SEO for Real Estate Investors – 7 Step Outline

SEO for Real Estate Investors – 7 Step Outline

7 Steps to optimize your motivated seller website, and start bringing in more organic leads.

If you’re an investor who runs a motivated seller website, this is a comprehensive outline of what you need to do in order to optimize your site, increase rank, and start bringing in more organic leads.

Welcome to SEO for Real Estate Investors!

Welcome to SEO for Real Estate Investors. This is a practical guide that will walk you through what you’ll need to optimize your website for motivated seller searches.  

We’ll cover topics like:

  • How to optimize your motivated seller (real estate investor) website to rank for motivated seller searches.
  • A comprehensive outline of what SEO is
  • Myths you shouldn’t believe
  • How to vet and hire a professional if you choose not to DIY
  • And more…

What this won’t be, is a comprehensive guide designed to explain every nuance or detail. Our SEO team has been in the industry for years, and seen all kinds of changes, helped many clients rank, and knows what they’re talking about. But we won’t be explaining things like “follow” vs “no-follow” links, or step by step optimization tips.

Instead, this article will give you a full picture of every step you need to take to have a fully-optimized website that can start ranking, and over time, bring in organic motivated seller leads.

Need help?

If you get to the end of this guide, realize how much work it is (but how valuable it can be) and decide you want some help, we have two options:

Our SEO Kickstart.

It’s a done-for-you service where our team will optimize your site, and help you start ranking for your top 5 target cities. It includes white-hat, high-quality link building, custom copywriting, and basically all the other basics covered in this article. Good for investors with higher budgets, and less time. Learn more here.

Our Marketing Bootcamp.

Jump in a small group style Bootcamp, where our team will walk you through doing it yourself, step by step, including where to find links, how to get them, what keywords to track, and more. Basically, we give all our expertise to you and guide you as you do it yourself. Besides SEO, the Bootcamp will also teach you how to run PPC ads (on Adwords) and do your own remarketing. Great for investors with less money and more time. Learn more here.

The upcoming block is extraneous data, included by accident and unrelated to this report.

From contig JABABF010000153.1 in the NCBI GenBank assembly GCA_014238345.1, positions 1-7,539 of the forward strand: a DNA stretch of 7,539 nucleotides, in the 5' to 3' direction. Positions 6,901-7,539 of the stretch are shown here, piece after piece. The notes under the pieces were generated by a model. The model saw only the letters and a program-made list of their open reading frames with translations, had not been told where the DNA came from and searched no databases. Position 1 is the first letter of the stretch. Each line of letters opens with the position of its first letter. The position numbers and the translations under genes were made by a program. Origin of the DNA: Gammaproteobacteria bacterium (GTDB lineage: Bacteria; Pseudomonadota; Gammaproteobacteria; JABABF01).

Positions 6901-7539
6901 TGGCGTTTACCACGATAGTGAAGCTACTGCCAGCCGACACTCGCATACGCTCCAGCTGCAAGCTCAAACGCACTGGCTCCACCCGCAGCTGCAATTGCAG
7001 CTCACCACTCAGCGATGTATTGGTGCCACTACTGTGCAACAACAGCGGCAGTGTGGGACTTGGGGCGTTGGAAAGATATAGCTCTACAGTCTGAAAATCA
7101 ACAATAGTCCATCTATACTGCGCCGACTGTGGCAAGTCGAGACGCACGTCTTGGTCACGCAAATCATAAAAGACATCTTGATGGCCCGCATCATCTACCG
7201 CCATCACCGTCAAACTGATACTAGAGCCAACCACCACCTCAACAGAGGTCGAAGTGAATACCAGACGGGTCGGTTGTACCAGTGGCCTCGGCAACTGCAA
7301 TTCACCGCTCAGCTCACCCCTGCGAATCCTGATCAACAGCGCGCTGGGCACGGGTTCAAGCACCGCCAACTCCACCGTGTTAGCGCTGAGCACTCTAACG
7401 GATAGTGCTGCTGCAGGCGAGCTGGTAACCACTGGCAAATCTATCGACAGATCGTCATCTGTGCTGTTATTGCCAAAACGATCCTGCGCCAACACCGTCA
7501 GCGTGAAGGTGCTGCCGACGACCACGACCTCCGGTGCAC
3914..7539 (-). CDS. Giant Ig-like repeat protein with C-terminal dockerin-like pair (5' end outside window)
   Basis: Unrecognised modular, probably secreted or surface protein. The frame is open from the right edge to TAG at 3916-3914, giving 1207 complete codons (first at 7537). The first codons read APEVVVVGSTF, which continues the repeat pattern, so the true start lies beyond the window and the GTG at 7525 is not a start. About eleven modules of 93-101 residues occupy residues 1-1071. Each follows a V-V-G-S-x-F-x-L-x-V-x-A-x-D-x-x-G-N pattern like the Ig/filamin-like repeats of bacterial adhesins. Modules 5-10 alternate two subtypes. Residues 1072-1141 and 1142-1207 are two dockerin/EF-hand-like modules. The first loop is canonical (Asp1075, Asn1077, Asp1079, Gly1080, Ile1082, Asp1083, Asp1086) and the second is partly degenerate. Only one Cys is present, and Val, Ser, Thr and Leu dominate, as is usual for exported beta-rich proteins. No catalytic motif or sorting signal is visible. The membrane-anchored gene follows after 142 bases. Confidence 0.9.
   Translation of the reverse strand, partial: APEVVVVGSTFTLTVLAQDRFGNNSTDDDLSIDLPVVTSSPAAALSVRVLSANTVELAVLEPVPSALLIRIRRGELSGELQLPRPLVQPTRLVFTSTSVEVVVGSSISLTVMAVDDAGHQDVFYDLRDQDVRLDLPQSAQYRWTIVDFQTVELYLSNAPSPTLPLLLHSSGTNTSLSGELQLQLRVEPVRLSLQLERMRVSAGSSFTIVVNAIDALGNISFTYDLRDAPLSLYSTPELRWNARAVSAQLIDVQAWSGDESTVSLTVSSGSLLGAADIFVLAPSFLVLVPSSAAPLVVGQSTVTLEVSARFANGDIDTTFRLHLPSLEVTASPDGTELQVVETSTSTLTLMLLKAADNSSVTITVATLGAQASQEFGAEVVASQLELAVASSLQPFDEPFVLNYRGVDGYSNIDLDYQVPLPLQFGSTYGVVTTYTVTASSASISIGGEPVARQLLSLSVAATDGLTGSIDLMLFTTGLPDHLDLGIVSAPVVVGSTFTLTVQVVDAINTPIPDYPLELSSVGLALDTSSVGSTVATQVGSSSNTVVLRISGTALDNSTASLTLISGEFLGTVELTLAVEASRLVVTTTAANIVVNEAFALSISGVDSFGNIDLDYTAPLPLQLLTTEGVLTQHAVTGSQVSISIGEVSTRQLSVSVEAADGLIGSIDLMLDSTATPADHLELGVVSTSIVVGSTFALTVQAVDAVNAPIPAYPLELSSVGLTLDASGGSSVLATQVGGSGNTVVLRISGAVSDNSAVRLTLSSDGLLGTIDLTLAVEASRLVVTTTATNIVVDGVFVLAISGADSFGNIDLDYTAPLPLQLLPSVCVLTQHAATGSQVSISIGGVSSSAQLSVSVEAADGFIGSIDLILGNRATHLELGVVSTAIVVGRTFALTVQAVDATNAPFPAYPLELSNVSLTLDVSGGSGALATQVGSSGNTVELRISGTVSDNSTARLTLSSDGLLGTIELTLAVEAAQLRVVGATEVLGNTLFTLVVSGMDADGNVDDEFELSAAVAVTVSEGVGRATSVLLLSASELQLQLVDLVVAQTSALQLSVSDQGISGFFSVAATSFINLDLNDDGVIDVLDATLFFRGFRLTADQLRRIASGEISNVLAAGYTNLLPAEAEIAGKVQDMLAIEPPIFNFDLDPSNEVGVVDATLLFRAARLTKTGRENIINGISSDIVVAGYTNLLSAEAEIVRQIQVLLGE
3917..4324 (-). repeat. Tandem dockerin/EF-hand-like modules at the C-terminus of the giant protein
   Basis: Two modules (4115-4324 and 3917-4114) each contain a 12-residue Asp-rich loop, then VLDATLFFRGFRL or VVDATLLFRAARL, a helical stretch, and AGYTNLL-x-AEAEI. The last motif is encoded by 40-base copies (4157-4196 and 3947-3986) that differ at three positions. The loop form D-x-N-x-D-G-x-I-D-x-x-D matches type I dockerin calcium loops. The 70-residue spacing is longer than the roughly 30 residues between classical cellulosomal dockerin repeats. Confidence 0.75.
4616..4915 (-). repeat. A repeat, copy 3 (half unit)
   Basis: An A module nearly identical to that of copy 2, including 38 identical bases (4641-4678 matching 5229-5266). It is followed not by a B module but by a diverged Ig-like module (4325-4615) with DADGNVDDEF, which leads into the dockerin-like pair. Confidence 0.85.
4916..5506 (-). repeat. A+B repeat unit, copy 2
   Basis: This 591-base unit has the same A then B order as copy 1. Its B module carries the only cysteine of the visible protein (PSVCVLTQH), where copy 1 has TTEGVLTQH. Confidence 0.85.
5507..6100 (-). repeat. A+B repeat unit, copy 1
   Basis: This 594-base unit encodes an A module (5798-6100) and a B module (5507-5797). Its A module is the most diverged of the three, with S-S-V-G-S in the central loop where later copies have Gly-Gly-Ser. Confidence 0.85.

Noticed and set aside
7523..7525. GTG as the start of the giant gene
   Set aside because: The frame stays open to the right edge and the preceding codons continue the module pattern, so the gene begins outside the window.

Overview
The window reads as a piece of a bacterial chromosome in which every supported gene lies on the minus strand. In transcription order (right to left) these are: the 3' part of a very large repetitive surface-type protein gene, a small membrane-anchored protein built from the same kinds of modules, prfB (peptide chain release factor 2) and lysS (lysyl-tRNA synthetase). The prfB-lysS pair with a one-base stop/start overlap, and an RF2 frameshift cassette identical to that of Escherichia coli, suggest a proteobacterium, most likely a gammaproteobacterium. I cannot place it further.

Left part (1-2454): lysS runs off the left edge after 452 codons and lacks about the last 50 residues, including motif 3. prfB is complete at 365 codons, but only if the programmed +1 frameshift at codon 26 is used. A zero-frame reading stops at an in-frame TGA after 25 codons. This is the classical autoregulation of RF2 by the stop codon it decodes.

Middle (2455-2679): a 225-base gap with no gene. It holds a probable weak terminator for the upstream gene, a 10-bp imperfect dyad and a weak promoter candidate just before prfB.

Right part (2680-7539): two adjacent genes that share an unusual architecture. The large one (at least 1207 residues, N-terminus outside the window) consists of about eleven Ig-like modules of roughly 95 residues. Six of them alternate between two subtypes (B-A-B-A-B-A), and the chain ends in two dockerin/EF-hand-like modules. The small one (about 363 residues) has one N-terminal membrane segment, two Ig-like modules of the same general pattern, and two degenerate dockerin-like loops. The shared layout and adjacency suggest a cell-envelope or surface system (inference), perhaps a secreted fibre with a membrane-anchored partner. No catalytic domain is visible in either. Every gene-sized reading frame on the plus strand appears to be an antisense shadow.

Alright, so let’s begin with the pros and cons of SEO as a marketing channel for real estate investors.

What Is SEO?What is SEO? And what is it not?

SEO (search engine optimization) is optimizing your site to try and rank (or, show up) when your target customer makes searches related to what you do. It’s not a quick checklist of things to do. It’s an ongoing effort to make your site be able to be found when people use search engines.

Its goal is to increase your organic traffic (the number of website visitors you have), and help you improve ranking over time.

It’s not a quick way to make money or gain leads. It takes time, effort, and investment.

Pros and cons of SEO.

No marketing channel is perfect. They all require work, strategy, and perseverance. There is no magic solution where you can simply press a button, and just start increasing leads or printing money.

Each marketing channel has its own pros and cons. For example, PPC is wonderful in that you can start to drive leads and traffic almost immediately. But as a con, it’s expensive, needs to be honed in over time, and once you stop paying, your leads stop.

So what are the pros and cons of SEO as a marketing channel for real estate investors?

Pros

If you’re a real estate investor or cash home buying company, you have a lot of marketing options available to you. You could invest in paid ads (like PPC or Adwords), focus on referral marketing, using traditional mailers, network and collaborate with local businesses, etc.

So why SEO?

  • There’s more trust in organic results. Think about it this way – if you search for “REI mentor”, and you see that the first 3 results say “sponsored”, you know that those coaches paid to get in front of you, and aren’t necessarily there by merit. But if you scroll down to the #1-3 results, you’d assume that they are there because they’re the best, right?
  • You can get ongoing, organic leads without spending money in an ongoing way. Once you stop paying for ads, your leads stop. But once you start ranking well, you may continue to get leads for months or years after, as long as you stay up top.
  • The leads can be really valuable. What’s the ROI for ranking in the top 3 results for “sell house for cash Houston”? Well, optimistically, if it brings 500 people a year to your site, and 100 filled out forms to request an offer (20% conversion rate), and you closed 10 deals, that’s potentially $30,000 – $100,000 each year in value (depending on your deal structures and margins).

Cons

  • It takes a lot of work. Ranking in Google is harder than it’s ever been. It takes work, persistence, and knowing what you’re doing.
  • It’s competitive. As with PPC, the real estate investor market is flooded with people opening up new sites every week and month in your geo area.